When we interviewed Bob Hamilton, director of the Nature Conservancy's Tallgrass Prairie Preserve he told us to keep an eye out for an old cottonwood which had had the core of it burnt out in one of their controlled burns. He called it Treebeard after the character of the walking tree in the Two Towers. Just yesterday someone told me the Ents would like my tree paintings, also from the Two Towers movie based on the Tolkein books. I never saw the movies because my father who shared with me his great love of reading read me the Hobbit and the rest of the series when I was preschool age before they became famous. I drew my own illustrations to put into the book as the original series of books had no illustrations. I didn't want to see the movies because I wanted to preserve in my mind those childhood images of my imagining and the impact they had on me and my fantasy life.
Anyway I shot lots of reference and Treebeard will definitely be one of my tree paintings. I am going to include my interpretations and impressions of the Nature Conservancy preserves we visited in Oklahoma in the exhibition at the Mabee-Gerrer Museum of Art in conjunction with our documentary.
I was just talking with Mike Fuhr, Oklahoma State Director of the Nature Conservancy about how important controlled burns are to maintaining a variety of habitats and that they were a vital part of the natural cycle before we began to heavily populate parts of the country that need burns to maintain their ecological integrity. A lot of the public does not realize how important they are. Right now we are getting lots of smoke in Santa Fe and other parts of New Mexico from the huge Wallow Fire in Arizona which has become the largest wildfire in the history of Arizona and is now threatening New Mexico.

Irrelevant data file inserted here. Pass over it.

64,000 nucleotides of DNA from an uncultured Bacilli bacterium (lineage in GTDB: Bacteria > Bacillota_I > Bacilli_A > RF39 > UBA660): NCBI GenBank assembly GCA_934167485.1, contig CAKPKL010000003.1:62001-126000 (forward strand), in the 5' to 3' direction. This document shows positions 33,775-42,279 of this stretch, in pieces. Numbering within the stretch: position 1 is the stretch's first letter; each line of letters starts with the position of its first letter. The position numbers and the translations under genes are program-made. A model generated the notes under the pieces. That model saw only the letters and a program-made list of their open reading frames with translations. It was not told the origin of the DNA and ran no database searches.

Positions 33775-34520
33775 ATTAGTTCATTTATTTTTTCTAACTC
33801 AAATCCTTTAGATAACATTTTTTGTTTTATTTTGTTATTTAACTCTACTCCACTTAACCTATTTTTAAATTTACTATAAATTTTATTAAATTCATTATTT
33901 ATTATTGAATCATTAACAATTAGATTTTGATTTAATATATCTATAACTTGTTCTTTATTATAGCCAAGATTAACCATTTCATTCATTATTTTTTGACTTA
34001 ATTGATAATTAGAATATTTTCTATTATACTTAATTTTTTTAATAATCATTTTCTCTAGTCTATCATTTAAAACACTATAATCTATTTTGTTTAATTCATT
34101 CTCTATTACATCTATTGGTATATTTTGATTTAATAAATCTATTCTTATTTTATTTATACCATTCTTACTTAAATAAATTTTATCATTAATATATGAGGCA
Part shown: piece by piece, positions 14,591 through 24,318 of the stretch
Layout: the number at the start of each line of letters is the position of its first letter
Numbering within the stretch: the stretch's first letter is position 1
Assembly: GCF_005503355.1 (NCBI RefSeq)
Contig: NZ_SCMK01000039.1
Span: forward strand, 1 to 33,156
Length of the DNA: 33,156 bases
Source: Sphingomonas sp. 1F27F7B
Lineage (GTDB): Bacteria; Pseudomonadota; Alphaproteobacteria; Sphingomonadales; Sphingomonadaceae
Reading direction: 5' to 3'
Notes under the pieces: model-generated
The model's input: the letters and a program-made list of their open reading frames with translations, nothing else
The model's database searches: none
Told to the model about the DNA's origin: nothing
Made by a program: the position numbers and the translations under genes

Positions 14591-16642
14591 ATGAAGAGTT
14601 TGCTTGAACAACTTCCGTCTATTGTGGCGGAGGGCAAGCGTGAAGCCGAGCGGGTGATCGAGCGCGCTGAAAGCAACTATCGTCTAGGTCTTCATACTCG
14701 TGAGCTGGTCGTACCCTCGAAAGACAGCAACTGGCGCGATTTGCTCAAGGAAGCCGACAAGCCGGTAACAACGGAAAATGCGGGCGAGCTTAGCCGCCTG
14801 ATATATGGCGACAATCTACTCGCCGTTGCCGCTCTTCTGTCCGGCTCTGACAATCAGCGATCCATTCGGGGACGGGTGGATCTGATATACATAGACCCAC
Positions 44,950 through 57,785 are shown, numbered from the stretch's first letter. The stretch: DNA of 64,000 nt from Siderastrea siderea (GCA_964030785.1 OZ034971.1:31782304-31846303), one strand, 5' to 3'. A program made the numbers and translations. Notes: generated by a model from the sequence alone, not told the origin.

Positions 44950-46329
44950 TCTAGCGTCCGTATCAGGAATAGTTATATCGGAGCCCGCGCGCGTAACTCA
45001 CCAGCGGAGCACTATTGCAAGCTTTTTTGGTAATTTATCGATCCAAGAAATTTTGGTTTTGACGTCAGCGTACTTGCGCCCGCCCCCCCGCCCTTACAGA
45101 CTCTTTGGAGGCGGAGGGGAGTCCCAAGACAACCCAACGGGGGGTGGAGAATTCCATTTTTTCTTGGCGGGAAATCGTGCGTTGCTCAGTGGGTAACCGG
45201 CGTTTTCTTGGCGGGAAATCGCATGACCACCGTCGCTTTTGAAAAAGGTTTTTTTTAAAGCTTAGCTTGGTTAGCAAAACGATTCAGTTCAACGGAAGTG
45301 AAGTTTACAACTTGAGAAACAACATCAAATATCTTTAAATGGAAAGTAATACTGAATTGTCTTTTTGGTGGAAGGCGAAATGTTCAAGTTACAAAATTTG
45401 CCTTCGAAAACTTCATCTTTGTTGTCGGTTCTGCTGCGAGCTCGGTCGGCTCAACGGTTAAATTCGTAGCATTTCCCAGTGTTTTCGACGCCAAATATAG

Controlled burns could have made a huge difference in the severity of this fire. We had a controlled burn in the Santa Fe Forest last summer and there was a lot of public complaint about the two days of smoke but without these kinds of burns we could have a fire like the Wallow Fire especially with our drought conditions. The smoke we have endured from the Wallow Fire has been much worse and more extended. Mike Fuhr was also telling me how the management of controlled burns is a real art and needs to be done very differently in each unique ecosystem. I had never realized that the prairie needs to burn periodically or it will go from grassland to forest. Actually the soil at the Tallgrass looked quite dark and rich and there are very large trees in the ravines.
Tallgrass in spring with forest ravine and creek in background
Here is a forest ravine in background and a windswept oak on a hilltop. I believe this is a post or blackjack oak and the ones on this hilltop were very twisted. That will need to be painting also as I love the gnarly and enduring trees. I suppose wind has taken it's toll and also fire.
It had just rained before we got to the Tallgrass but they had been having a drought so the grasses were not as tall as usual for the spring and we did see some gorgeous wildflowers but there would have been more. It is in the fall when the grasses become seven feet tall and we are definitely going back to see them.
To learn more about this Nature Conservancy Preserve go to the above link.
The Tallgrass Prairie Preserve is the largest protected remnant of tallgrass prairie left on earth. Originally spanning portions of 14 states from Texas to Minnesota, urban sprawl and conversion to cropland have left less than 10% of this magnificent American landscape. Since 1989, the Conservancy has proven successful at restoring this fully-functioning portion of the tallgrass prairie ecosystem with the use of about 2500 free-roaming bison and a "patch-burn" model approach to prescribed burning.